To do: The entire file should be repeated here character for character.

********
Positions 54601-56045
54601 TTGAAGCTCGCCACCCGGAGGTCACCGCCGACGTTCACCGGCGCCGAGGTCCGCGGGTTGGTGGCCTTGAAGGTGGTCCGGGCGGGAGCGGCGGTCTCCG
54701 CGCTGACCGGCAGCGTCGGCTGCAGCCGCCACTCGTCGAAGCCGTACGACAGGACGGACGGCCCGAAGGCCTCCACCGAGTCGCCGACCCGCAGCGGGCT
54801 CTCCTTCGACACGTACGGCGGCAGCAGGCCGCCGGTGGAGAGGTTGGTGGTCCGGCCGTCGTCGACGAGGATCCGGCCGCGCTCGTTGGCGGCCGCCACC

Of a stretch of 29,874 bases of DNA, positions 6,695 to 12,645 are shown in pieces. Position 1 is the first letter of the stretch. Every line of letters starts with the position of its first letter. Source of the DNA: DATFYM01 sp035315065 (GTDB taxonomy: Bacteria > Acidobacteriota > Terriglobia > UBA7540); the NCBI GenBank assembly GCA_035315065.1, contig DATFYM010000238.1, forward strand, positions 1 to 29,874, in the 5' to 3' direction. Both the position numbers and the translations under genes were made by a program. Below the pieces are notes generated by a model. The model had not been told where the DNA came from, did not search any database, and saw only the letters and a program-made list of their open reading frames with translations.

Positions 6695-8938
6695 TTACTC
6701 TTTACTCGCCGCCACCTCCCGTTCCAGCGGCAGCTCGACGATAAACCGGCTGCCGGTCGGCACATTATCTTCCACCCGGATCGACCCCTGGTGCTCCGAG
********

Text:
Positions 54601-56045
54601 TTGAAGCTCGCCACCCGGAGGTCACCGCCGACGTTCACCGGCGCCGAGGTCCGCGGGTTGGTGGCCTTGAAGGTGGTCCGGGCGGGAGCGGCGGTCTCCG
54701 CGCTGACCGGCAGCGTCGGCTGCAGCCGCCACTCGTCGAAGCCGTACGACAGGACGGACGGCCCGAAGGCCTCCACCGAGTCGCCGACCCGCAGCGGGCT
54801 CTCCTTCGACACGTACGGCGGCAGCAGGCCGCCGGTGGAGAGGTTGGTGGTCCGGCCGTCGTCGACGAGGATCCGGCCGCGCTCGTTGGCGGCCGCCACC

Of a stretch of 29,874 bases of DNA, positions 6,695 to 12,645 are shown in pieces. Position 1 is the first letter of the stretch. Every line of letters starts with the position of its first letter. Source of the DNA: DATFYM01 sp035315065 (GTDB taxonomy: Bacteria > Acidobacteriota > Terriglobia > UBA7540); the NCBI GenBank assembly GCA_035315065.1, contig DATFYM010000238.1, forward strand, positions 1 to 29,874, in the 5' to 3' direction. Both the position numbers and the translations under genes were made by a program. Below the pieces are notes generated by a model. The model had not been told where the DNA came from, did not search any database, and saw only the letters and a program-made list of their open reading frames with translations.

Positions 6695-8938
6695 TTACTC
6701 TTTACTCGCCGCCACCTCCCGTTCCAGCGGCAGCTCGACGATAAACCGGCTGCCGGTCGGCACATTATCTTCCACCCGGATCGACCCCTGGTGCTCCGAG